RTX moves away from competing as a prime for space contracts

RTX moves away from competing as a prime for space contracts

RTX doesn’t plan on competing to build satellites as a prime contractor, but instead will focus on supplying components to other companies. 

The company is “going to be shifting away from perhaps being a space prime to being more of a component supplier,” RTX President and Chief Operating Officer Chris Calio said during the company’s first-quarter earnings call today. 

“I think when you look at our strengths in that portfolio, I think that pivot is the right one. We’ve got historical strength in some of the exquisite space areas. We’ve got some other strengths in some of the key components that go in the prime satellites and buses,” said Calio, who is set to replace Greg Hayes as CEO next month. 

RTX’s erstwhile ambitions to lead satellite efforts drove its $350 million acquisition of smallsat maker Blue Canyon Technologies in 2020. But more recently, RTX officials have signaled that they don’t plan on competing as a prime provider of fully integrated satellites.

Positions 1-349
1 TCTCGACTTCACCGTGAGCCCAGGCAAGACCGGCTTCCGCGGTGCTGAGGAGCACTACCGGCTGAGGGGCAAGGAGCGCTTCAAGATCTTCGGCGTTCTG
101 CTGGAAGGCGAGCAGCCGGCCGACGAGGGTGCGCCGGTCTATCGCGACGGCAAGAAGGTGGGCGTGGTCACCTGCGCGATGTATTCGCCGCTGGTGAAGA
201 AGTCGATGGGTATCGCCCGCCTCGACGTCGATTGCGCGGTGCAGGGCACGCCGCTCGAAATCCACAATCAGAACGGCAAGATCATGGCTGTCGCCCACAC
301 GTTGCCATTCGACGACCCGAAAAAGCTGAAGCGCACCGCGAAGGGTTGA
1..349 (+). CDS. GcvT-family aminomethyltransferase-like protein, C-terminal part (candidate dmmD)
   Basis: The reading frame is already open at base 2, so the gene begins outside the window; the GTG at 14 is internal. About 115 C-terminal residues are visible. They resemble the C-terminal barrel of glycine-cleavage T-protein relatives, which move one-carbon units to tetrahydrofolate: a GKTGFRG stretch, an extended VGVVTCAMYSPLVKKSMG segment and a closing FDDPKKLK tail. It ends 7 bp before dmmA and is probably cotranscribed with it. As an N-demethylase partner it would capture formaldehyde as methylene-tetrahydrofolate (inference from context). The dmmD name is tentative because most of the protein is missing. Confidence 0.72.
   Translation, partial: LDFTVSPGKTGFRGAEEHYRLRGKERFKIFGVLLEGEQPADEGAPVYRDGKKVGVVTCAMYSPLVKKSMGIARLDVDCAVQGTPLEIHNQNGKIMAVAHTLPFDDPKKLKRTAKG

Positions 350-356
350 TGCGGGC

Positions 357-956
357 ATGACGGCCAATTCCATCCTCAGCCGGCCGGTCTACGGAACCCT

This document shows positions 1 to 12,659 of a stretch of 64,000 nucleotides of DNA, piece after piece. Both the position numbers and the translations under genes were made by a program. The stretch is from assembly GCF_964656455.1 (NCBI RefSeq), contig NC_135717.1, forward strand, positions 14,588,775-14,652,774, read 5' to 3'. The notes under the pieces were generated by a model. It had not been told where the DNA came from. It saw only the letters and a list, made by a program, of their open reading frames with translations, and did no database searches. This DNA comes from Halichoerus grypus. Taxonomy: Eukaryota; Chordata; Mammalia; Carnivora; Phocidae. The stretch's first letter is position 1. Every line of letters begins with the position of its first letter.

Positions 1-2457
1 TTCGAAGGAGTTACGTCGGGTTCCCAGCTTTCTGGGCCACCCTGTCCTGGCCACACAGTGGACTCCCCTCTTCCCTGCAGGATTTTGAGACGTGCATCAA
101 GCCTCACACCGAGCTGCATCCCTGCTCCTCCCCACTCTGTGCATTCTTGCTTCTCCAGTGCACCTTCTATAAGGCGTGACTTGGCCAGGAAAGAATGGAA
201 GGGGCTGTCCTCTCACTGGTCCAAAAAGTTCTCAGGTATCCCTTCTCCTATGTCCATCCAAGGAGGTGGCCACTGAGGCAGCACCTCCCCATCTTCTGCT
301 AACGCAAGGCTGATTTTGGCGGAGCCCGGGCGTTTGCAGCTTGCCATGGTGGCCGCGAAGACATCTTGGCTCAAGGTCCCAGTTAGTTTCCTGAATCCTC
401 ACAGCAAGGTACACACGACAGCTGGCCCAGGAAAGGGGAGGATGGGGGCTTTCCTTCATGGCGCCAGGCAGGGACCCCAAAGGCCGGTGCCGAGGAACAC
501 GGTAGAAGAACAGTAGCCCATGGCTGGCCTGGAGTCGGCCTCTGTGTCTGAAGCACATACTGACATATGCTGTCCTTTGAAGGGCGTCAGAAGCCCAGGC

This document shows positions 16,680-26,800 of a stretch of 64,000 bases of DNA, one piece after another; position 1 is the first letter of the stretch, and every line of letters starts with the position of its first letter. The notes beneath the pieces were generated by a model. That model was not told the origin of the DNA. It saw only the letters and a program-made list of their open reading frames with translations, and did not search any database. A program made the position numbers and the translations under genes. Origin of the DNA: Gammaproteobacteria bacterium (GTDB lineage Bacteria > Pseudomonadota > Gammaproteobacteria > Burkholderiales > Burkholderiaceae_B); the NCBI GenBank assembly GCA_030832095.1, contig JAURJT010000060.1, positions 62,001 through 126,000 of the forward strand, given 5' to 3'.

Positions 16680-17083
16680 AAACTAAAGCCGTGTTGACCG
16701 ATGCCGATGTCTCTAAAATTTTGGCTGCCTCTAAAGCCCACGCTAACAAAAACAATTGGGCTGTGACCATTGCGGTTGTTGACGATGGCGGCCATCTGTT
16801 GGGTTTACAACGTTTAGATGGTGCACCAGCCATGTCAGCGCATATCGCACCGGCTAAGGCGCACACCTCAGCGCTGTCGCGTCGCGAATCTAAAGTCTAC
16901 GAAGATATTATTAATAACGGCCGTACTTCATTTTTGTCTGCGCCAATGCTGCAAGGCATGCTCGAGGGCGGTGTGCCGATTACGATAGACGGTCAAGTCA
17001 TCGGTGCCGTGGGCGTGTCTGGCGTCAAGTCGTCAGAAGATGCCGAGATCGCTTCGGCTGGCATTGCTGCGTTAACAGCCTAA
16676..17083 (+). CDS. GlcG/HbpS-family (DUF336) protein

The company has been largely unsuccessful in competing to build satellites for the Space Development Agency’s Proliferated Warfighter Space Architecture, or PWSA. It was awarded a $250 million contract in 2023 to build seven missile-tracking satellites for the Space Development Agency, but withdrew after concluding that it could not make sufficient profit under its fixed-price contract with SDA.  

“Raytheon, through executing that, realized that the scope that they had chosen and the price point wasn’t wasn’t going to close for that, and so we de-scoped the actual flight of those payloads, so those seven satellites are not going to fly,” SDA director Derek Tournear told reporters during Space Symposium earlier this month. 

The RTX satellites were added “as a fifth plane” of the constellation after Congress increased SDA’s 2023 budget, Tournear said. The minimum viable product for Tracking Layer Tranche 1, made up of 28 satellites built by Northrop Grumman and L3Harris, will still be delivered, he said. 

“There’s a lot of the components that are being developed on that Tranche 1 Tracking Raytheon contract that are flowing into some of the Tranche 2 vendors, and so we’re continuing that work, but the flight of those satellites is no longer going to happen,” Tournear said.



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